On a recent afternoon in the Le Labo boutique on 29th Street in Manhattan, a well-dressed professional woman sought out the sales associate and wasted no time getting to her point. She was visiting from California, she said, and wanted to buy the scent (Tubereuse 40) sold only in New York.
Adweek is pleased to announce the winners of its annual Brand Genius Awards. Now in their 27th year, the awards recognize the talented men and women behind the most inventive, ambitious and successful brand-building efforts across 10 categories.
A few weeks ago, amid the pollution- and Zika-filled media run-up to Rio, a press release issued by the Olympic organizing committee for PyeongChang, Korea (where the 2018 Winter Olympics will take place) received little notice. The single-page communiqué carried news about a white striped tiger named Soohorang.
Unless you happen to be a company like GE, Coca-Cola or McDonald's-a brand that can afford the reported $100 to $200 million it costs to be an official Olympic sponsor-you'd better not mention the Rio games in your marketing. As social-savvy marketers have quickly learned, the U.S.
As the world's busiest passenger airport, Atlanta's Hartsfield-Jackson moves over 75.9 million travelers through its eight terminals every year. Many inbound passengers will catch connecting flights. Some will drive into the metro area to do business with the 16 Fortune 500 companies headquartered there.
It really wasn't Ralph's fault. Last week, right after Team U.S.A. took to Twitter to release a photo of what its 2016 Summer Olympics uniforms would look like, the pundits pounced. Their fashion sense was offended, apparently, by the effect created by the way the Navy blazer (designed, along with the rest of Team U.S.A.'s gear, by Ralph Lauren) closed over the red, blue and white-striped crew neck beneath.
We live in a world of brand extensions-espresso machines from Starbucks, cooking utensils from the Food Network. There's little wonder why. Parallel products launched under a major brand name can generate both revenue and increased visibility. In recent years, luxury auto brands have gotten in on the act.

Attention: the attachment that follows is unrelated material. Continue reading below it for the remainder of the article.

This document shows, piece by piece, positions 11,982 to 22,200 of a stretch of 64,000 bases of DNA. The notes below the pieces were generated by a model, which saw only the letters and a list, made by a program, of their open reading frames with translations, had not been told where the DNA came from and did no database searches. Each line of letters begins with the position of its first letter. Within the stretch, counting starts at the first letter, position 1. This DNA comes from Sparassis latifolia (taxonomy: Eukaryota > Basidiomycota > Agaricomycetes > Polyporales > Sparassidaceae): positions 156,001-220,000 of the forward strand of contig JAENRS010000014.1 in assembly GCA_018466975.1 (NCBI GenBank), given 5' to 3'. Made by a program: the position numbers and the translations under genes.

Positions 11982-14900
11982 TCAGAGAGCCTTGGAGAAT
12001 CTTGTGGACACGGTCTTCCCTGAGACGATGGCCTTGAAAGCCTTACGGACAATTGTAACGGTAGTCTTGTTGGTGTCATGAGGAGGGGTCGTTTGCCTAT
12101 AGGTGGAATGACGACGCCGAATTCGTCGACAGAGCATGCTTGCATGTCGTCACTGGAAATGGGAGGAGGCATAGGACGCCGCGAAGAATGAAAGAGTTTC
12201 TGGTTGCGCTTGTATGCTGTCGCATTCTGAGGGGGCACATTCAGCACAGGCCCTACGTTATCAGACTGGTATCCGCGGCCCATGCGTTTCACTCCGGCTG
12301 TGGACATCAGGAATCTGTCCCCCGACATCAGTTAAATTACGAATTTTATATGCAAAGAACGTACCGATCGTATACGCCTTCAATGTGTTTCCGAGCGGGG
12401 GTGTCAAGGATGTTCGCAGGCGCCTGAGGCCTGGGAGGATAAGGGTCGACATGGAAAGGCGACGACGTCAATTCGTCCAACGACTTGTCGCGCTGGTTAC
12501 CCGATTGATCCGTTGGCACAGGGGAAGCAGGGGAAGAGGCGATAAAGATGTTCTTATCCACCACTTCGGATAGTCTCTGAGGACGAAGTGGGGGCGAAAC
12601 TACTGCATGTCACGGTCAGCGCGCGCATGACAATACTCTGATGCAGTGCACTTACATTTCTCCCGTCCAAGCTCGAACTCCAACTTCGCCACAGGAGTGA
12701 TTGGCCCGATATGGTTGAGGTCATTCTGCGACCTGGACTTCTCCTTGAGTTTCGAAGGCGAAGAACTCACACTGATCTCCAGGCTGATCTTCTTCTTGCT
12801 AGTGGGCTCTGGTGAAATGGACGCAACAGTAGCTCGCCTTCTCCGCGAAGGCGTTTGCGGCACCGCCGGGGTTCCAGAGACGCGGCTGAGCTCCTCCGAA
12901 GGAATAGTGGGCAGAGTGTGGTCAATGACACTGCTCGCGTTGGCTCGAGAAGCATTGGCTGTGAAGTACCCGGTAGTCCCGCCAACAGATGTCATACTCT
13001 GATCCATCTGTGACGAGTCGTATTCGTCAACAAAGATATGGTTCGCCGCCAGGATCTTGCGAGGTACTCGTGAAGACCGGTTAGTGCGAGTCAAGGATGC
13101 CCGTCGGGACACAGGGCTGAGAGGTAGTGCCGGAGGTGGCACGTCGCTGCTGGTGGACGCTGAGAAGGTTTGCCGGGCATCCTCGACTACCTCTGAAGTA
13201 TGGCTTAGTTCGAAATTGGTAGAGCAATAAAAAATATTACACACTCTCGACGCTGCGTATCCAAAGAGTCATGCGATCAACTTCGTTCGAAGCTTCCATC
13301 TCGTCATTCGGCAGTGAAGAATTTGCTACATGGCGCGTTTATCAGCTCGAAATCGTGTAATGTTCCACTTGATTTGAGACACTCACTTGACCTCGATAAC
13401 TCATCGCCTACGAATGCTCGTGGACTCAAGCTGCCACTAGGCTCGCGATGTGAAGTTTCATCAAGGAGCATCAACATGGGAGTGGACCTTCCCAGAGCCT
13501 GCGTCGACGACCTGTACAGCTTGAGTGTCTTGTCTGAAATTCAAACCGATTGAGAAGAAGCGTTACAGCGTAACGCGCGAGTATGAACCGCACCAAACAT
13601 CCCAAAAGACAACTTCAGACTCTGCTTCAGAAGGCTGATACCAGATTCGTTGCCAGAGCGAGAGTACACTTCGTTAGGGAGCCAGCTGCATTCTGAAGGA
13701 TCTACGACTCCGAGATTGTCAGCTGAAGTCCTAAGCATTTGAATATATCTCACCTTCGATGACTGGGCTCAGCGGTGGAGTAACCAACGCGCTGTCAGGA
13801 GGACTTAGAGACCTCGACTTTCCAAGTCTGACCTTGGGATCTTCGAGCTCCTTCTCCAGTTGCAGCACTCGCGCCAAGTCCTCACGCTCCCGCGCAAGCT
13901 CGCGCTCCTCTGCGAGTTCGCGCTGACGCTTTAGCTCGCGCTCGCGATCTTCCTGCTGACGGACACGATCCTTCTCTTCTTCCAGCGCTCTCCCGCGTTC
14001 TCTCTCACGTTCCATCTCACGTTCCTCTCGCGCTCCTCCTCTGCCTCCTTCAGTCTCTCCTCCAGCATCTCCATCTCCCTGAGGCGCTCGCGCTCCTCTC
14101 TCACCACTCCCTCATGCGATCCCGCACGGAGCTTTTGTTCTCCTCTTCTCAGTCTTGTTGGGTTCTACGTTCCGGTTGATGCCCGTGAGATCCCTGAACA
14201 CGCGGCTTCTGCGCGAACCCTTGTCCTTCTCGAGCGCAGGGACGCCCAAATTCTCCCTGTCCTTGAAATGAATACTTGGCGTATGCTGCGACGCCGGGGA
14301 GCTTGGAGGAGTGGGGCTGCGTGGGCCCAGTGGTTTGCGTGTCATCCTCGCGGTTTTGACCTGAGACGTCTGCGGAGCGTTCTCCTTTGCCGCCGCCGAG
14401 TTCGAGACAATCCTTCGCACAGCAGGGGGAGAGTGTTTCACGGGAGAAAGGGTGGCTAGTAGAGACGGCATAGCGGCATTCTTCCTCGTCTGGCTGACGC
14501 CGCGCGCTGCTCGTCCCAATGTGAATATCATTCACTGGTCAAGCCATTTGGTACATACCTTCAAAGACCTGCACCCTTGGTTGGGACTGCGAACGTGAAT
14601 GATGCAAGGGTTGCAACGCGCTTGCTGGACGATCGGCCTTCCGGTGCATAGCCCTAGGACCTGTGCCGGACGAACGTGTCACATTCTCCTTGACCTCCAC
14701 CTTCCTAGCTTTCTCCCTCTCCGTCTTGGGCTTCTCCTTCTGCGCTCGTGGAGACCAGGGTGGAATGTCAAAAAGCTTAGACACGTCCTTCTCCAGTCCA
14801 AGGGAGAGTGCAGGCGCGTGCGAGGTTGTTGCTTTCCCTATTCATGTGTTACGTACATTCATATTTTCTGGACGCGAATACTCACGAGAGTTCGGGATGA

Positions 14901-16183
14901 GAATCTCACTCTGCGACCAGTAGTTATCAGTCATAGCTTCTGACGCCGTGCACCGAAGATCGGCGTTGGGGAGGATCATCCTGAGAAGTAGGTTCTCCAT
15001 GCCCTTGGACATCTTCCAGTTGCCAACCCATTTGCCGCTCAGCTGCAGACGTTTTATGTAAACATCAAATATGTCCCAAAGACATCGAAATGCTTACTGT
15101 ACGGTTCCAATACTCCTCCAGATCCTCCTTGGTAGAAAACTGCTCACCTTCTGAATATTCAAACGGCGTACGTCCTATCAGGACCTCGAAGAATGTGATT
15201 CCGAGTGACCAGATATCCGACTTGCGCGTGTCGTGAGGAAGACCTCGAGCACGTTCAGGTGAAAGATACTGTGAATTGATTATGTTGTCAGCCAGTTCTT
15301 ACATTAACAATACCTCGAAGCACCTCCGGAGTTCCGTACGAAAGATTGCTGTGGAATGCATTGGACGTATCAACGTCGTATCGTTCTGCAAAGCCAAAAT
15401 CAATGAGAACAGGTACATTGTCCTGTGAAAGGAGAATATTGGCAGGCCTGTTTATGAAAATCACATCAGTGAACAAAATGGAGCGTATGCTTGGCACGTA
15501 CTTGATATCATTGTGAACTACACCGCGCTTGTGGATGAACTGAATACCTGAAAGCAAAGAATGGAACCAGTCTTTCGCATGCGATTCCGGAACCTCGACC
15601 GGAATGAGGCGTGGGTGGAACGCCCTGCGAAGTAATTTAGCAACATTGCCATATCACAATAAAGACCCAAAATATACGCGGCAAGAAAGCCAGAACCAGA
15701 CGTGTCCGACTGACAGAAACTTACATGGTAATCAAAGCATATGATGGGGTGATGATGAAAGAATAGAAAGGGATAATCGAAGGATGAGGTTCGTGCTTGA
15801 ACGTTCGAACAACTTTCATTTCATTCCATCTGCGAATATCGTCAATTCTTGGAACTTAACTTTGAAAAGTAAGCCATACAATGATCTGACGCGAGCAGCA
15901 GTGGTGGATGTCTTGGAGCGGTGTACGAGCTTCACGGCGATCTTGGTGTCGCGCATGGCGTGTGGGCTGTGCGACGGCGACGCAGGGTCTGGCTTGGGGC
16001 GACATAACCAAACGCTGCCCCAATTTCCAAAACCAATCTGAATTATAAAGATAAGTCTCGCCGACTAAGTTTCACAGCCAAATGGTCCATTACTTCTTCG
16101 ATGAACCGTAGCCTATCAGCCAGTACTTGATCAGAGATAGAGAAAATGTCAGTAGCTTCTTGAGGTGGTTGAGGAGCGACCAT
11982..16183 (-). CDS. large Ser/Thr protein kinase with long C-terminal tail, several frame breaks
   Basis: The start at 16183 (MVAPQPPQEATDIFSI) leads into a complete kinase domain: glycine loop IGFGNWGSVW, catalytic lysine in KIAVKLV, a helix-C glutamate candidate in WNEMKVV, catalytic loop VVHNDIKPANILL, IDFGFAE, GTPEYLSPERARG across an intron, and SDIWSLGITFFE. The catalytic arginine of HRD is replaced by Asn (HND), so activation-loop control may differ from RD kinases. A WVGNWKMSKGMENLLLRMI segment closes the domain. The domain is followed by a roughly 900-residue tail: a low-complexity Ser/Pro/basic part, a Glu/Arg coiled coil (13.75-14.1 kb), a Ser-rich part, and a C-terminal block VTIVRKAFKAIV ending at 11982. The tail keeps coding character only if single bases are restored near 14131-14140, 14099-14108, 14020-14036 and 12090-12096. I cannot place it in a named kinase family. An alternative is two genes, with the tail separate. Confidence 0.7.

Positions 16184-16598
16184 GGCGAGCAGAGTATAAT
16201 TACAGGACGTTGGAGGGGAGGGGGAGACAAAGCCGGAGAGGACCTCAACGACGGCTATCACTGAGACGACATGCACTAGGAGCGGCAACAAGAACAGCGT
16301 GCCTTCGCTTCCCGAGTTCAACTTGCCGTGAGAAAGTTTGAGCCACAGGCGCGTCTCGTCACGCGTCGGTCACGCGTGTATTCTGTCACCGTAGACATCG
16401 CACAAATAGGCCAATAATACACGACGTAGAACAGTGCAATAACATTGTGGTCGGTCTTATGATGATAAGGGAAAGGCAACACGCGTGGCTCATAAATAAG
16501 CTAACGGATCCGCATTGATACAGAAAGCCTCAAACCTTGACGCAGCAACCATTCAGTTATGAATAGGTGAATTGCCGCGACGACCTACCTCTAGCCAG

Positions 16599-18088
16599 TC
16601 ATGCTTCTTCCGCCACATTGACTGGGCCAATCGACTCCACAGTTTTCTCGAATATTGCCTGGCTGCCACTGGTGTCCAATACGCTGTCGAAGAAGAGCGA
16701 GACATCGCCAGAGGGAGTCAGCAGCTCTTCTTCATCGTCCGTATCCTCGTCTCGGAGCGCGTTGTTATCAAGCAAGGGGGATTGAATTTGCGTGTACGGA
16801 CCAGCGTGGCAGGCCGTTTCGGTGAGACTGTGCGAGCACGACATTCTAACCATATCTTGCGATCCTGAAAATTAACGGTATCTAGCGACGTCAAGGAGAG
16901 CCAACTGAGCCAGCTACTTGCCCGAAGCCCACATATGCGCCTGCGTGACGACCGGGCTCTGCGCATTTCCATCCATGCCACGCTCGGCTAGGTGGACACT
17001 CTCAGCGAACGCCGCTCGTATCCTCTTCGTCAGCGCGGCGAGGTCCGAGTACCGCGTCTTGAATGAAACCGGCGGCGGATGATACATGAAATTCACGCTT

When Euro Capital Properties, owner of Washington, D.C.'s legendary Watergate Hotel, was putting the final touches on its $125 million renovation of the 1967 landmark by the Potomac, it had a delicate piece of business to consider. Marketing the hotel's glamorous new interiors-which architectural firm BBGM reinvigorated to reflect the hotel's jet-age heritage-would be pretty straightforward.
Ethan Murrow is a fine artist in every sense of that term. His highly realistic yet often phantasmagorical works-some the height of a two-story building-have been shown from Paris to Los Angeles. He's drawn murals at the Institute of Contemporary Art in Boston and for the offices of Facebook.
Ever since United and Continental merged in 2010 to create the world's largest airline, Daniel Cuellar's department has been hard at work creating a swanky new business class called Polaris. It's a rarified preserve in the front of United's Boeing 777s complete with 16-inch high-definition screens at every seat, lobster on the menu and flat beds fitted with Saks Fifth Avenue sheets.
Muck Rack makes it simple to find people, tweets, or articles that mention any name, keyword, company, hashtag etc. We've compiled this guide to help you make the most of your search.
Selecting a term
Start searching tweets, articles from media outlets, articles mentioned in tweets, journalists'
names, titles and bios with some suggested searches:
Companies or Topics (e.g. iPhone, Microsoft)
Phrases (e.g. "cloud computing") — use quotes to keep the terms together
Twitter handles (e.g. @username) — returns those who have mentioned or replied to
Names (e.g. David Pogue)
Hashtags (e.g. #sxsw, #london2012)
Bio details (e.g. vegan, Olympics, father)
Muck Rack's Advanced Search allows for many boolean operators.
Find results that mention multiple specified terms, use AND or
+. For example, ensure each result contains both politicians Barack Obama and Mitt Romney by
searching Obama AND Romney or Obama +Romney.
Use the operators OR or , to broaden your search when you'd like either of
multiple terms to appear in results. (This is the default behavior of our search when no operators
are used.) For example, search for democrat OR republican to find results that refer to
Democrats and/or Republicans.
Use NOT or - to subtract results from your search. For
example, searching Disney will yield results about the Walt Disney Company as well as Walt Disney
World Resort. To exclude mentions of Disney World, search for Disney -World or Disney
When using one of these operators with a phrase, enclose it in quotation marks. For example, you can
find results about smartphones excluding Apple's iPhone 4S by searching smartphone -"iPhone
Use parentheses to separate multiple
boolean phrases. For example, to find journalists talking about having fun in Disney World or
Disneyland, search for ("disney world" OR disneyland) AND fun.